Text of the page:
(You could claim that Google's (or whoever-thought-of-them-first's) use of text ads was a disruptive technology relative to banner ads, but I would say no to that also; it's true that people were thinking of bigger and more annoying kinds of banner ads while text ads were simple, but the problem for search was that nobody had figured out how to monetize the results. Text ads in search results didn't replace banner ads, they replaced nothing. Or, perhaps you could say that contextual text ads in search results replaced non-contextual text ads in search results, but again that was better technology, not a disruption by "good enough".)
As a final exercise, let's consider whether citizen media (e.g. Scoblecasts and all that stuff) are going to disrupt traditional media. I think this is an interesting question, because it's not clear that they serve the same purpose. It boils down to whether you view traditional media as by definition providing something that only it can provide. In other words, you could argue that traditional media provides access (as in, "access to events that are limited enough that only traditional media gets in"), stars (as in "stars that are big enough that they can get distribution through traditional media"), etc. If you believe that, then the long tail can't disrupt the short head because the people desire the short head precisely for its short-headedness. BUT, if you believe that traditional media is mostly just filler for people to consume between dinner and bedtime, and all people need is 15 frames a second and a through line, then it's entirely reasonable to believe that the long tail can become "good enough" to whip around and knock the short head off its perch.
July 15, 2006
Job Titles and Business CardsWriting about what "SDE" stood for made me think of something that happened back in the old NT days. A certain person in charge of NT development decided they wanted business cards with the title "Supreme Commander" on them. At the time business cards had to be approved by someone, and the rumor was floating around that you could only order business cards with your official job title on them (I don't know if this was true, although it makes some sense). In the end the Supreme Commander found someplace to make the business cards for him, but they weren't through the official Microsoft supplier so they didn't look quite right.
Then later, there was a rash of ordering business cards with jokey titles on them. I suspect that the approval process for the cards had been pushed down from a central location to each business unit, and somebody decided that if it was good for someone's morale to get funny business cards, then it was worth the $10.
Now, when you order business cards for yourself it is done through a website, and there is a stern warning that nobody at Microsoft reviews the order before it is sent to the vendor, so make sure your title is correct (as a note, to those who claim Microsoft has gotten more bureaucratic, this is a case where it has gotten less bureaucratic). Of course this creates the obvious temptation to order busiess cards with a fake title, immediately followed by the sneaking suspicion that the orders really ARE reviewed and the message is just a trap to catch employees who are fixin' to waste company money. But whenever I order cards I am sorely tempted to get some that say "Mandator, Umbria Division" on them. Since I recently moved to EEG I have a reason to order new cards....hmmmm.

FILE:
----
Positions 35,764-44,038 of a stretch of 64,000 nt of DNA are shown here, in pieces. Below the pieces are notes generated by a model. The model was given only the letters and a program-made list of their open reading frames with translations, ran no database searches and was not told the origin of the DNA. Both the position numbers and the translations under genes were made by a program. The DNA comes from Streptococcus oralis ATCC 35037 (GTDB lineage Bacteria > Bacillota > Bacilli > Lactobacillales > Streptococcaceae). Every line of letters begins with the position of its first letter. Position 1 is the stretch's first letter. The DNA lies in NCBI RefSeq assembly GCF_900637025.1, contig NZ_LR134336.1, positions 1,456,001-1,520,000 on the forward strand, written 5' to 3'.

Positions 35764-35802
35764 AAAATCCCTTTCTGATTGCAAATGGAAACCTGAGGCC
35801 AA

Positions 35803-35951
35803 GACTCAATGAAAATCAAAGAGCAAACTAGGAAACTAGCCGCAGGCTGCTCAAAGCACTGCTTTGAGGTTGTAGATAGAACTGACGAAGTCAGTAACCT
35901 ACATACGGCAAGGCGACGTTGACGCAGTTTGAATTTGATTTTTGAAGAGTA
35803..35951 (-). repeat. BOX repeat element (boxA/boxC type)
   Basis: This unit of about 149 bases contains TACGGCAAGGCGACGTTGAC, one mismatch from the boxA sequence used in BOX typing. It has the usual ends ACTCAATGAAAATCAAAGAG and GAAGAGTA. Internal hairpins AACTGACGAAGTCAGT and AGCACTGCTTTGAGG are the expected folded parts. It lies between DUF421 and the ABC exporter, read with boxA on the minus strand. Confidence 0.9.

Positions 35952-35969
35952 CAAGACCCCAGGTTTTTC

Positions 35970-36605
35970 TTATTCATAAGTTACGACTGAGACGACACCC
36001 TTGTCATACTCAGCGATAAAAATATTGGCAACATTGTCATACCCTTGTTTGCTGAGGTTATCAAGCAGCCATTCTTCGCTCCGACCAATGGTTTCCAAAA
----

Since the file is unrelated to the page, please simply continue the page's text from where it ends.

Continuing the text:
July 13, 2006
Workplace Advantage PlanningYesterday we had a meeting to discuss specifics on how they are going to reconfigure Building 21 for the new Workplace Advantage. This is the plan to have people working in flexible space that can be quickly reconfigured into offices, cubicles, open desks, pods, or whatever you want. It's how the new Microsoft buildings are going to be laid out, and they are running pilot projects where the redo existing buildings. The space that Engineering Excellence occupies in Building 21 (most of the second floor) is one of the planned pilots.
The meeting was in the space occupied by the Patterns & Practices team in Building 5. They redid their space into a series of rooms with various desk arrangements, plus some offices on the walls. They also have a lounge area and two "Focus Rooms" which are small rooms with a couple of comfy chairs and a phone. Plus, they have this cool entry hallway with nice wallpaper, their name and slogan in metal letters on the wall, and a long shelf on which they display various books and CDs they have produced. It definitely looks awesome and the reports from Patterns & Practices is that they love it.
Overall it looks way cool and I'm very excited to have them work their magic on our space. The meeting was with an architect (who managed to avoid using the word "recontextualize") as well as someone from Microsoft Facilities (the dispensers of flat-panel display mounts and video projectors). There is already a rough plan of how Building 21 is going to be laid out; we picked the specific area in which the dev EE team will sit and within that we have freedom to basically do what we want. The nice thing is that if we choose smaller desks (which we probably will), then we have more room for common areas and private micro-offices that are for us alone. I'm hoping we can set it up so we can do our daily scrum seated at our desks, all facing a display projected on a wall. There's no doubt that Microsoft is preparing to fork over the heavy spondulicks to make this happen. Plus, as a pilot site, if we don't like our layout after a while, they will redo it for us.
As someone pointed out in the meeting, the real unknown is not so much how we will like the specifics of our layout, but how we will adjust to the general concept of not having private offices. Some issues I can think of include:
- Private phone calls
- Socially unacceptable bodily functions
- How to indicate that you don't want to be interrupted (the equivalent today of closing your door)
- The possibility that someone nearby can see your monitor at all times
- Where we put the accretion of Ship-It Awards, Rubik's Cubes, Lego models, conference badges, and other knick-knacks that people have strewn across their offices
So we'll see. The current plan is to break out the reciprocating saws around November, and move in sometime after the beginning of the year.
July 10, 2006